LivingTravelGreat New Orleans ghost stories and ghosts

Great New Orleans ghost stories and ghosts

New Orleans is a haunted city

There are many ghosts in New Orleans. In fact, we don’t add the “stop” to normal activity when we talk about them. For us, it’s closer than normal to have a ghost or two in your house. Our home is typical of much of the New Orleans housing stock and was built in the 1870s. We have a female ghost. My husband calls her “Carney.” She likes to move things on the covers and scare cats down the stairs late at night, but otherwise she is quite quiet. As the ghosts go, it’s not very scary, and it’s probably typical of most ghosts in New Orleans.

As such, you will not receive a written story about it. Carney is haunting a house in one of the most haunted cities in the country. So, she probably won’t become famous outside of our friends and family.

Ghosts like Carney don’t get a lot of press. But, others in New Orleans do. Fray Antonio de Sedella arrived in New Orleans around 1774 with the Spanish Inquisition in Louisiana. Never an enthusiastic inquisitor, over the course of a few years, Father Sedella became the beloved Pere Antoine, the pastor of the (then) Church of San Luis. The alley next to the Cathedral of San Luis bears his name, it is Pere Antoine Alley. It is still close to the St. Louis Cathedral, which is not a bad place to haunt. The cathedral is right off Jackson Square and is truly in the heart of the French Quarter in New Orleans.

Then there is Prince Suleyman, a Turk who claimed to be the sultan, or former sultan, of a Middle Eastern country. Apparently the Sultan had made some violent enemies prior to his stay in New Orleans and they paid him and his harem a deadly visit. Although dead, the Sultan has never left. The Sultan is probably the most exotic and mysterious of the New Orleans ghosts. Here is his story.

The beautiful Octoroon, Julie, was the mistress of the wealthy French in the early 1800s. Julie’s teacher kept her in great style in a beautiful house on Royal Street. He provided her with fine clothing and jewelry. He made sure she had the best kitchen for dinner and servants to take care of everything for her. The Frenchman came to Julie almost every night and the two made a passionate love on sultry New Orleans nights. But, Julie made a big mistake, fell in love with the handsome Frenchman and talked about getting married many times.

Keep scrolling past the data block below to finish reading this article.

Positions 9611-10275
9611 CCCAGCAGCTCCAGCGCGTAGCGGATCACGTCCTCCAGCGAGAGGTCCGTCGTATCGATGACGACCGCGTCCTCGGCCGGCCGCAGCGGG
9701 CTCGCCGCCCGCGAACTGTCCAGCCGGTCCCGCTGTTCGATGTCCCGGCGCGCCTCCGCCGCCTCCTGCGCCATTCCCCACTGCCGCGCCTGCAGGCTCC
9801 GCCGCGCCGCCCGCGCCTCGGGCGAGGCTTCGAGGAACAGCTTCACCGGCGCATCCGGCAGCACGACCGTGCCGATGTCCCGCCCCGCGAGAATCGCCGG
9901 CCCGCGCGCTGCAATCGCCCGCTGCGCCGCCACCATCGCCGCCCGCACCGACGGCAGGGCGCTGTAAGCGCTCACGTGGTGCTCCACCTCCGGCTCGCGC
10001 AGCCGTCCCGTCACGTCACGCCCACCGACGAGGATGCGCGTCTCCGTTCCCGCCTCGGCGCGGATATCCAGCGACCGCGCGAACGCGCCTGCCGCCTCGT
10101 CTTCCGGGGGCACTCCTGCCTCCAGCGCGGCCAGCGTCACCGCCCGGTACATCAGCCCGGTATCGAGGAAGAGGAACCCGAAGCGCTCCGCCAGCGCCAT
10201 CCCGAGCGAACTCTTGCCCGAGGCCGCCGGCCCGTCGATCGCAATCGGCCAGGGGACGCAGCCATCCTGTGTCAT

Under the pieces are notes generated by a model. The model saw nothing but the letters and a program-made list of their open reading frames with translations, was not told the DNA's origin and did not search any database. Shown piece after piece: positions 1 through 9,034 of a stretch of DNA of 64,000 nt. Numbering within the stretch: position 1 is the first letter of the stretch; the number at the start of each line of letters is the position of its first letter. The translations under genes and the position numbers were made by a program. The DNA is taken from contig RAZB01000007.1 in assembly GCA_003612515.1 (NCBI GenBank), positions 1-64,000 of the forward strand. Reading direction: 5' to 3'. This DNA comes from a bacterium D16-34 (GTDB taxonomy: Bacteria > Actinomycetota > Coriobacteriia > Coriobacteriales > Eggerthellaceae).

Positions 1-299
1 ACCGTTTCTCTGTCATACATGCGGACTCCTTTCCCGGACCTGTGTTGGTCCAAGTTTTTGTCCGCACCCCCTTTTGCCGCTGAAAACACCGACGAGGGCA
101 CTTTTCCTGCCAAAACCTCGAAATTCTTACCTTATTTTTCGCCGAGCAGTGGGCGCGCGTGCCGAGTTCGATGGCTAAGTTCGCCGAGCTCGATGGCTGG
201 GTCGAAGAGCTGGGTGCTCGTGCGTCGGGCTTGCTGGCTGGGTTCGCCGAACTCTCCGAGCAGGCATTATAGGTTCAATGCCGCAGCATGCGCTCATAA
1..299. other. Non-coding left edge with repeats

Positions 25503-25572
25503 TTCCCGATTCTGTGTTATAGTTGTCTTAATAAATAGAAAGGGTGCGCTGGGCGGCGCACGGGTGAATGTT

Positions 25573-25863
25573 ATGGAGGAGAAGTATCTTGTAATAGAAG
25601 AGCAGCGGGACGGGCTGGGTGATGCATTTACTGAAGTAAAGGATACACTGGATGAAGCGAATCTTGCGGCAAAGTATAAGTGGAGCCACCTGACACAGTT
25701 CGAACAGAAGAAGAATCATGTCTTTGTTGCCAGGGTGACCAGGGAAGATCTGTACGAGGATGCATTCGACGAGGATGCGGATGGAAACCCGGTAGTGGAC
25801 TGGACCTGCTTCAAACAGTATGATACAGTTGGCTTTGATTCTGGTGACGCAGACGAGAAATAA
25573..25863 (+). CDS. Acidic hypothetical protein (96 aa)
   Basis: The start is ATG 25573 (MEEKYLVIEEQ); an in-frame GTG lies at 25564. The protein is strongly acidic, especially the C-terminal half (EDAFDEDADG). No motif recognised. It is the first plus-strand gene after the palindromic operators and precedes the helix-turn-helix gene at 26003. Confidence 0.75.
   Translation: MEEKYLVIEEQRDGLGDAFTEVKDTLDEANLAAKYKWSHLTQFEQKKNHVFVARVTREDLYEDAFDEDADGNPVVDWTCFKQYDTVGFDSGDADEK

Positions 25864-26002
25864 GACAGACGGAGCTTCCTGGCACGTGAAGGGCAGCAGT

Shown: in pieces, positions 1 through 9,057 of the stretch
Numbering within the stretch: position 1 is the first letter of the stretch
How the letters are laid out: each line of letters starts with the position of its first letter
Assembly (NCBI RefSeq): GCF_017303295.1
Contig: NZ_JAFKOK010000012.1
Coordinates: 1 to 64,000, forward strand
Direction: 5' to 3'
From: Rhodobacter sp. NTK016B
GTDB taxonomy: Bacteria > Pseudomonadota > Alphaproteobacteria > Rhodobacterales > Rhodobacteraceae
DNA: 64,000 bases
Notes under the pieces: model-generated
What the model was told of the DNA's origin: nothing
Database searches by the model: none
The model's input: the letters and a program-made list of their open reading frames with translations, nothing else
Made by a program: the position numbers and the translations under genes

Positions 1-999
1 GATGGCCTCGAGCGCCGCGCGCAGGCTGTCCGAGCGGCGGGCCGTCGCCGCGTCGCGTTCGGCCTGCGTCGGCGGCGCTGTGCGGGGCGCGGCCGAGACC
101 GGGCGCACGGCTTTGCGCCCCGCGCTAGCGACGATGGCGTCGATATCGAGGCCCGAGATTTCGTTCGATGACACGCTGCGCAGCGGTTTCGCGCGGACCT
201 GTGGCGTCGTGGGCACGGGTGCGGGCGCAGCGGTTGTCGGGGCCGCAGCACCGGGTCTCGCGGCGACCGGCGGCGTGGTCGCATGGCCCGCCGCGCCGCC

The Frenchman was also in love, but marriage to a woman with 1/8 black blood was unthinkable at the time. Finally, Julie’s teacher accepted the marriage, if Julie could show her love for him. He promised Julie that if she spent the night outside, naked, he would marry her. This was in December. The Frenchman was sure that Julie would stay outside for a while and enter his warm room before too long. Sadly, the teacher was wrong. In the morning, he found his beautiful Julie, naked and lifeless outside on her balcony.

Now, on the coldest nights in December, Julie can be seen walking on his roof, naked.

I guess the most haunted house and the most evil actions occurred at the Lalaurie Mansion in the French Quarter. Arguably the most haunted house in New Orleans, the Lalaurie Mansion, has surely suffered the most gruesome history, and its reputation for visiting other worlds is well-deserved and well-documented. Once the lavish home of Dr. Louis LaLaurie and his wife, Delphine, this mansion was suddenly revealed as the eerie slave experimentation scene when a fire broke out in 1835.

Read the whole story.

Le Petit Theater is almost 100 years old and has functioned as a community theater in the French Quarter since its inception. It is now undergoing some renovations and it will be interesting to see if its resident ghost, a handsome man in a 19th century evening suit, will attend the new opening.

There are many other ghosts in New Orleans. Some in hotels, some in bars, and some, like our Carney, in common homes in New Orleans.

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